Database stretching allows admins to push less frequently accessed data to an Azure database, automatically decided by SQL Server 2016. This reduces the admin of manually looking through what must be kept and what must be shipped off or deleted. It also reduces the size of the database, which also increases the performance of the applications that access it. The best part of this functionality is it automatically retrieves the less accessed records from Azure when users request it, without the need for manual intervention.
Always-encrypted communications are becoming more and more relevant to many companies, especially those operating in European regions after the introduction of GDPR. Encryption keys were previously managed by the admin, but now encryption is always handled by the client. Furthermore, the keys to encrypt and decrypt data are stored outside of SQL Server altogether. This means data stored in the database is always encrypted, and no longer for the eyes of a curious database manager.
The built-in reporting tools have also vastly improved with the addition of new reporting metrics and a modern look. It includes support for Excel reports for keeping documentation and Power BI for automated, drag-and-drop personalised reporting. Best of all, it removes the dreaded Active X controls, which made the reporting in a webpage feel very clumsy and bloated in previous versions.
A lot has changed in the past ten years in the world of SQL Server database management, and it’s not worth running into problems before Microsoft ends support for SQL Server 2005.
Local apps to feature in Huawei’s App Gallery
Huawei’s mobile app store, the HUAWEI AppGallery, will soon feature a multitude of apps and designs by local developers. The company says this is part of its drive to promote South African digital talent and include more useful apps for Huawei smartphone users. HUAWEI AppGallery and HUAWEI Themes are pre-installed on all the latest Huawei and Honor devices.
“South African consumers are increasingly wanting more apps that are relevant to their unique circumstances, addressing issues they experience regularly – such as load shedding or safety concerns – but also apps that celebrate South Africa’s multitude of cultures and this vibrant country,” says Lu Geng, director of Huawei Consumer Cloud Service Southern Africa Region.
Akhram Mohamed, chief technology officer of Huawei Consumer Business Group South Africa, says: “Huawei is committed to catering to the needs of South African consumers, but we also know that we do not have all the answers. For this reason, we aim to work closely with South African developers so that we can give our users everything that they need and want from their devices. At the same time, we also hope to create an open ecosystem for local developers by offering a simple and secure environment for them to upload content.”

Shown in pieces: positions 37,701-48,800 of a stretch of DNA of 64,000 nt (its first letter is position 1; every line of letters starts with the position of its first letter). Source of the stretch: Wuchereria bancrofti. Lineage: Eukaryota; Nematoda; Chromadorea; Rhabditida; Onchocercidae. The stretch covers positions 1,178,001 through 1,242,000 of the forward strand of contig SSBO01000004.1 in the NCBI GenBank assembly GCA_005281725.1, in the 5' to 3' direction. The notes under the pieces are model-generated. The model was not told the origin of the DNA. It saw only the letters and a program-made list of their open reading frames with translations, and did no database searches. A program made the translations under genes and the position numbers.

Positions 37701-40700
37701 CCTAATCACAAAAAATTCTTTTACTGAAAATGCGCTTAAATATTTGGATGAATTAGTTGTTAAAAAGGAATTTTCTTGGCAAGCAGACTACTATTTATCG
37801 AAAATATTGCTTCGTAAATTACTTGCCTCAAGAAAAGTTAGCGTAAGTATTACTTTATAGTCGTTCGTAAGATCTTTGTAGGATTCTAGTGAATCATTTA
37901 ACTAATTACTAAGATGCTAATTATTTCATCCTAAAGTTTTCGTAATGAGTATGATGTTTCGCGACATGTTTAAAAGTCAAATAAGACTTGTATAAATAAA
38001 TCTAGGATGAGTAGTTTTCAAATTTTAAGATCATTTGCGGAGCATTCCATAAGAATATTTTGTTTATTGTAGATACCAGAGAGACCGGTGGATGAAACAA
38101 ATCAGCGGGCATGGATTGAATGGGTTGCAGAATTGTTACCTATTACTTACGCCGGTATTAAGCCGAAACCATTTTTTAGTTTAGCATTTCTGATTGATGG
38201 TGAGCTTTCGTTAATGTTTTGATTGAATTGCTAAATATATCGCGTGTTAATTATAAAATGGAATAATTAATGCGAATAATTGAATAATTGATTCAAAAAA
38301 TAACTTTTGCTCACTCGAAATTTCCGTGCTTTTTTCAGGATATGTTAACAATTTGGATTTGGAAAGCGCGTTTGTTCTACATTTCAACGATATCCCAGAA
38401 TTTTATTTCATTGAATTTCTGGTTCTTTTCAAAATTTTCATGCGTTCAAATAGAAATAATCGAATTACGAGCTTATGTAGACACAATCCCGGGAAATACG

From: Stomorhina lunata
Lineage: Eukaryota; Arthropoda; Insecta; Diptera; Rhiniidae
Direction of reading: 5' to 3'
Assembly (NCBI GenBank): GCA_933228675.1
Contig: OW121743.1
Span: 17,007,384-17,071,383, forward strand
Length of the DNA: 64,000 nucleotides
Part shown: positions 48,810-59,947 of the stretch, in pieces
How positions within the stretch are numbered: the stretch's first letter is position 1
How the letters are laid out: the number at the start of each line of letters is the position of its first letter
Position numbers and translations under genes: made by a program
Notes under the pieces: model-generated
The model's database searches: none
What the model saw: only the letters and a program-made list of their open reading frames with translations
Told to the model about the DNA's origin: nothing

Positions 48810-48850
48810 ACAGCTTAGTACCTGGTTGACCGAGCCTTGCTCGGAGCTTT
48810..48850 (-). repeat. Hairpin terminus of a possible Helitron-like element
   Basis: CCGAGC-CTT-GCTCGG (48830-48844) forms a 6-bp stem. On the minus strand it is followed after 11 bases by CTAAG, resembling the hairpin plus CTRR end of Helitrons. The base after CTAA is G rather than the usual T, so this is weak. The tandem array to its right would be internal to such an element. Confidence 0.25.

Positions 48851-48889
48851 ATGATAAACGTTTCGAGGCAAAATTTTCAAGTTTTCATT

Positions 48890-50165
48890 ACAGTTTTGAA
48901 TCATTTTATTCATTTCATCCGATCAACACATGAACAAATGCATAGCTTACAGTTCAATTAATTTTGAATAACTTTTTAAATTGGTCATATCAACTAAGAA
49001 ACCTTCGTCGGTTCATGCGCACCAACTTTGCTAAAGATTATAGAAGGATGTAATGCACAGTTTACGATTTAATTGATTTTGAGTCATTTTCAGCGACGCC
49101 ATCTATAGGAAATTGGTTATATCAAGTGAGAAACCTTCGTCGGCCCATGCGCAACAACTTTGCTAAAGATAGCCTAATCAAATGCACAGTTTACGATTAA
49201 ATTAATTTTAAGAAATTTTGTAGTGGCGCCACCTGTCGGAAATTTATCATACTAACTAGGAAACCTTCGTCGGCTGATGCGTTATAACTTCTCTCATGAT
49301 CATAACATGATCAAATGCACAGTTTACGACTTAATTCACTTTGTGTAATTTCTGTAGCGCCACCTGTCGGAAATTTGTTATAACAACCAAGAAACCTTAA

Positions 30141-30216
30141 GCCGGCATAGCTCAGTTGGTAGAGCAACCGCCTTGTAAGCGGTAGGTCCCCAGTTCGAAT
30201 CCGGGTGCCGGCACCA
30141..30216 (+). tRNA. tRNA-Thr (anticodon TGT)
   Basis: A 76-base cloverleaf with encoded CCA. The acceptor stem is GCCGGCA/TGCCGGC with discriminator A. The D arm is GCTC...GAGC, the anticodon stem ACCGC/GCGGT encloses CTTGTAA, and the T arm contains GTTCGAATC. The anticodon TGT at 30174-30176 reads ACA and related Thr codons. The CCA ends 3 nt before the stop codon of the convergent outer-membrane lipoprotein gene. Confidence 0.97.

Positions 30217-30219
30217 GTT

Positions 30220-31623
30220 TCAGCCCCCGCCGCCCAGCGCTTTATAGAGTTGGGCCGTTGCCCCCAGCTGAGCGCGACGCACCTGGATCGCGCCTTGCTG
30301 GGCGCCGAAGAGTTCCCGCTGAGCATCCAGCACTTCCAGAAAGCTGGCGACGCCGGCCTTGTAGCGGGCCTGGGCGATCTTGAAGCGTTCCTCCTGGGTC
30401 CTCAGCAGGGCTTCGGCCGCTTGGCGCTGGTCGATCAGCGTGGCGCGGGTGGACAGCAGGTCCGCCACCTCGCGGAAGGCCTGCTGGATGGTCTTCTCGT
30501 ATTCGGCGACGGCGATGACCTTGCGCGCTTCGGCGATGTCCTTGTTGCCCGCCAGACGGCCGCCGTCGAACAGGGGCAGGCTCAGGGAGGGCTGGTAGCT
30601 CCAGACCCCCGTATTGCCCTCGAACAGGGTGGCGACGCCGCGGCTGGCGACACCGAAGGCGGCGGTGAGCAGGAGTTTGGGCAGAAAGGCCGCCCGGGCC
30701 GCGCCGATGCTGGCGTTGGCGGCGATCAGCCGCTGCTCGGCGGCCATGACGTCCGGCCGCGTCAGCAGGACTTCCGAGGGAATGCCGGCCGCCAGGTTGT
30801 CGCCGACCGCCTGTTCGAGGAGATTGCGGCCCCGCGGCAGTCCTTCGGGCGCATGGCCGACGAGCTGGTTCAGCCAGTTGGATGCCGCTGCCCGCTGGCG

Huawei Mobile Services was launched in South Africa in June last year. Since then, both the HUAWEI AppGallery and HUAWEI Themes – which features tens of thousands of themes, fonts and wallpapers that personalise user’s handset – have become increasingly popular with the local market. Even though it is a relatively new division of Huawei, there has been a great increase in growth; at the end of 2018 Huawei Mobile Services had 500 million users globally, representing a 117% increase on the previous year.
Explaining what differentiates the HUAWEI AppGallery from other app stores, Mosa Matshediso Hlobelo, business developer for Consumer Cloud Service Southern Africa says: “We use the name ‘HUAWEI AppGallery’ because we have a dedicated team that curates all the apps in terms of relevance and ease of use and to ensure that there are no technical issues. Importantly, all apps are also security-checked for malware and privacy leaks before being uploaded on to the HUAWEI AppGallery.”
Huawei recently held a Developers’ Day where Huawei executives met with South African developers to discuss Huawei’s offering. 48 developers registered their apps on the day, and Huawei is currently in discussions with them with the eventual aim of featuring the best apps and designs on HUAWEI AppGallery or HUAWEI Themes. The Consumer Cloud Service Southern Africa Team at Huawei plans on making Developers’ Day a quarterly event and establishing a local providers’ hub, where developers can regularly meet with Huawei for training on updates to programmes and offerings.
“We have a very hands-on approach with our developers, and hope to expand that community so we can become an additional distribution channel for more developers and expose them to both a local and a global audience,” says Geng. “For example, we regularly feature apps and designs from local developers on our Huawei social media pages, and do competitions and promotions. We want to do everything we can to make our Huawei users aware of these local apps and upload them. This will encourage the growth of the developer community in South Africa by giving developers more opportunities to generate revenue from in-app purchases.”
* Developers who would like their apps featured on the HUAWEI App Gallery, or designs featured on HUAWEI Themes, should visit https://developer.huawei.com or email Huawei Mobile Services on email@example.com.